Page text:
I drove to the mortuary parking lot where my grandfather Keith’s services were held, which was one mile away. “Can I help you?” A man greeted me at the front desk. “I was wondering if you could tell me where my grandfather Keith McIntosh is buried.” I explained that his service had been performed there in 1973. “Just a minute, I’ll check our records.” He confirmed that they had done the services and called the company that handled the cremation. There was a new piece of the puzzle. I then assumed that both Keith and Margaret had been cremated. After the receptionist hung up the phone, he gave me the answer. “Your grandfather is interned in the cemetery on the hill. Turn right out of the parking lot, go one mile, and turn right. At the top of the hill, it’s on the right.” Never being much of a risk taker, Idecided to become one. I had the feeling that both of my grandparents were interred at the same cemetery. Margaret had a different mortuary listed in her obituary, but quite likely was in the same location.
Ten more minutes had passed.
One mile and a hill later, I pulled into the main gate of the cemetery and spotted the office on the right. I parked and went inside. Would I find someone to help me? No one was in the receptionist’s area. I heard voices in an adjacent room to my left. I didn’t want to interrupt what was going on. Time was running out. After waiting a few minutes, I decided to begin searching on my own. Just as I was ready to leave the office an employee came through the main door.
“Can I help you?” “Yes, my grandfather is interred here, and I don’t know where he’s located.” The man was to the point. “What’s his name?” I said two words. “Keith McIntosh.” “McIntosh, huh? Well, I’m Scottish too. In fact, there are a lot of Scots here!” His Scottish pride really showed as he spoke those words. In a few seconds he’d found what he was looking for and said, “Follow me, He’s in the mausoleum. I’ll take you right to the spot.” Once again, I had been amazed how quickly things were happening.
The mausoleum was just across the street from the office. Within one minute, we were standing in the center of the building. “Here he is, and it looks like his wife is next to him. Have a good day.” I thanked him as he left. I was all alone with my grandparents. To commemorate this experience, I took a couple of pictures with my phone, then decided to sit for a moment. I marveled at what had transpired.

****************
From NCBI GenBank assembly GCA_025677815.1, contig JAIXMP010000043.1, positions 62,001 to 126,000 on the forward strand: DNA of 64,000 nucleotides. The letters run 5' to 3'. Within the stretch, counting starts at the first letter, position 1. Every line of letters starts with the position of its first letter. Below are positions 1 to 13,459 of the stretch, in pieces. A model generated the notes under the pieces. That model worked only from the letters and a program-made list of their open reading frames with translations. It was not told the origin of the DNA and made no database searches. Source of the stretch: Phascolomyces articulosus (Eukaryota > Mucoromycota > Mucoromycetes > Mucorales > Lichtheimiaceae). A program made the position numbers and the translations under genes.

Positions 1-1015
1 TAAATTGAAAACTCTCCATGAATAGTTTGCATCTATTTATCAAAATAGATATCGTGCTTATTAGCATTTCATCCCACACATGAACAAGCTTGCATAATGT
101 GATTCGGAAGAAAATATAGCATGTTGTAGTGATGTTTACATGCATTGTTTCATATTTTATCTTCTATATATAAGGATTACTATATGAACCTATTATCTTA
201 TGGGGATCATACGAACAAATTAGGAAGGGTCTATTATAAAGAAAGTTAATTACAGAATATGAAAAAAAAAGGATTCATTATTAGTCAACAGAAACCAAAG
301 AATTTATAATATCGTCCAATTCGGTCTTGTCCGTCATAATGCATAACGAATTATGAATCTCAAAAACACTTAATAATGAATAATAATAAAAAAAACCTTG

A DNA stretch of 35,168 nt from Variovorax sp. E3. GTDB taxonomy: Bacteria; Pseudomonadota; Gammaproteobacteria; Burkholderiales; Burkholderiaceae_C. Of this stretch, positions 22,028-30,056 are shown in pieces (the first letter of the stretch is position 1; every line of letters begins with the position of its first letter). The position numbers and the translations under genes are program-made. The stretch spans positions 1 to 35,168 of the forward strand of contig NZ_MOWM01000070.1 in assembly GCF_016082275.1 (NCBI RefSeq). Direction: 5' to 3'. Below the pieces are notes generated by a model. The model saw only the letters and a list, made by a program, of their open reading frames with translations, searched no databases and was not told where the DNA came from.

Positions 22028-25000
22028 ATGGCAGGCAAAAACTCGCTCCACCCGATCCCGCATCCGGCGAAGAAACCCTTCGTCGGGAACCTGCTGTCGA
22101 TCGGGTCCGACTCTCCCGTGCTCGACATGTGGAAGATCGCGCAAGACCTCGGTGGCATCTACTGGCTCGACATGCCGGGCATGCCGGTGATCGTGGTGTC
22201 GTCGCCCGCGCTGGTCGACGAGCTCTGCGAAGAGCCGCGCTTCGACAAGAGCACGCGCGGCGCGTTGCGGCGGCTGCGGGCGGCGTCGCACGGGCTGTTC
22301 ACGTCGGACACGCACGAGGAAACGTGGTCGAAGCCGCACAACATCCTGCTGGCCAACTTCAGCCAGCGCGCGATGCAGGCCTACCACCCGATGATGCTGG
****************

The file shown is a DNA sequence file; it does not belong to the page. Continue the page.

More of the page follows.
In less than two hours - I had been successful in finding the obituaries, locating the church, visiting the mortuary and viewing my grandparents’ resting place. Gratitude filled my thoughts as I headed home, with time to spare.
#2 A whole lot of Stanleys
Just a few weeks ago, a new DNA cousin match appeared on my match list with AncestryDNA. Intrigued with the amount of DNA shared, I looked at our shared matches. Low and behold, she shared DNA with my Stanley line.
She had posted a family tree with ten names. There were two Stanley!
Now the hunt was on……...was this a Stanley match? I decided to message her,
“You showed up as a match today. I noticed you have Arlene Stanley in your tree. Adeline Stanley is my Great Grandmother and I believe we are related through that line. Do you have any information on Arlene's parents? If you are interested, I have a substantial amount of information on the Stanley family and would be willing to share. Looking forward to hearing from you.
Would she respond??
The next day she did, providing me with her connection to the family. She responded,
“Arlene is my grandmother. Her parents were james stanley and roxie dell may. I hope this is helpful. I would love to learn more!
I thanked her for confirming my assumption. I was also able to tell her how we are related.
“Sounds great! Thanks for getting back to me. I just put together a descendant's chart connecting us. We are 3rd cousins, once removed. (a generation off). Please send me an e-mail and then I can share pics and other info.
I sent her me e-mail address with the offer to share all that I had been given during the search for my dad.
By having my DNA tested, I continue to interact with new cousins – building relationships and exchanging family information that either of us may be missing. Branches and leaves just waiting for us to add to our trees!